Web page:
Reduced alcohol intake could help to quit smoking: Study
The study found that heavy alcohol drinkers who are trying to stop smoking may find that reducing their alcohol intake can also help them quit their daily smoking habit
If quitting smoking is one of your New Year's resolutions, you might want to consider cutting back on your drinking too, a study has found.
The study found that heavy alcohol drinkers who are trying to stop smoking may find that reducing their alcohol intake can also help them quit their daily smoking habit.
In addition, heavy drinkers' nicotine metabolite ratio -- a biomarker that indicates how quickly a person's body metabolises nicotine -- reduced as they cut back on their drinking.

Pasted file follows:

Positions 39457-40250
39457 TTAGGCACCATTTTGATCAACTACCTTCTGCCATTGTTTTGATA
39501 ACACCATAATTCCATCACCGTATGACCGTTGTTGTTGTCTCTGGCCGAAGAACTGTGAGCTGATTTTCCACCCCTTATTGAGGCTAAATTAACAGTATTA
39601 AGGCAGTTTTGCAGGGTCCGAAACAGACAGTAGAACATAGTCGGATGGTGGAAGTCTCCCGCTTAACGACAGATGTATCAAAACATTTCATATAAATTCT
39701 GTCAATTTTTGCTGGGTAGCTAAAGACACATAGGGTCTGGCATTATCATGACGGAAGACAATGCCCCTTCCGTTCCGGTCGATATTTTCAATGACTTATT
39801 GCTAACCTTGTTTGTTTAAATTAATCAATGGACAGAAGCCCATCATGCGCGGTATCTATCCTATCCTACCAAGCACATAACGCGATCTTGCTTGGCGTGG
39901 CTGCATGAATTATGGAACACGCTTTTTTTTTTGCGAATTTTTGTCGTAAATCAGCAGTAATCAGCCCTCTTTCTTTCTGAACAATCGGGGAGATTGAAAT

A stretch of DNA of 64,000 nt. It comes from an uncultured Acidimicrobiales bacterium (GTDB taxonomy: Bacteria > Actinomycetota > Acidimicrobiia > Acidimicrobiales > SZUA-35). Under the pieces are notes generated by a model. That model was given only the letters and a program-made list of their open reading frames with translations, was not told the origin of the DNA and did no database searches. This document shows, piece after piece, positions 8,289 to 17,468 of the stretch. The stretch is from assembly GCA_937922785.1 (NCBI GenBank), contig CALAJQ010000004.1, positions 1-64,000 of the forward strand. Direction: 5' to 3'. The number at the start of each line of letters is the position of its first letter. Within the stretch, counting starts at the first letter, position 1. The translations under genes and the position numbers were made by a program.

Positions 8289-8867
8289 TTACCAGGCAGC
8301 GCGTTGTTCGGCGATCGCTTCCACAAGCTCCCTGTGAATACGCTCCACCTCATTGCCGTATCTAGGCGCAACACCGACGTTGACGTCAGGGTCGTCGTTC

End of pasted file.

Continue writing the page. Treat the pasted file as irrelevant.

Slowing a person's nicotine metabolism rate through reduced drinking could provide an edge when trying to stop smoking, which is known to be a difficult task, said lead researcher Sarah Dermody, Assistant Professor at the Oregon State University in the US.
"It takes a lot of determination to quit smoking, often several attempts," Dermody said.
For the study, the researchers considered a small group of daily smokers to study the nicotine metabolite ratio, the medical term for severe problem drinking.
The findings, published in the journal Nicotine and Tobacco Research, showed that as the men in the study group reduced their drinking -- from an average of 29 drinks per week to seven -- their nicotine metabolite rate also dropped.
The women, however, did not see reductions in their nicotine metabolite ratio.
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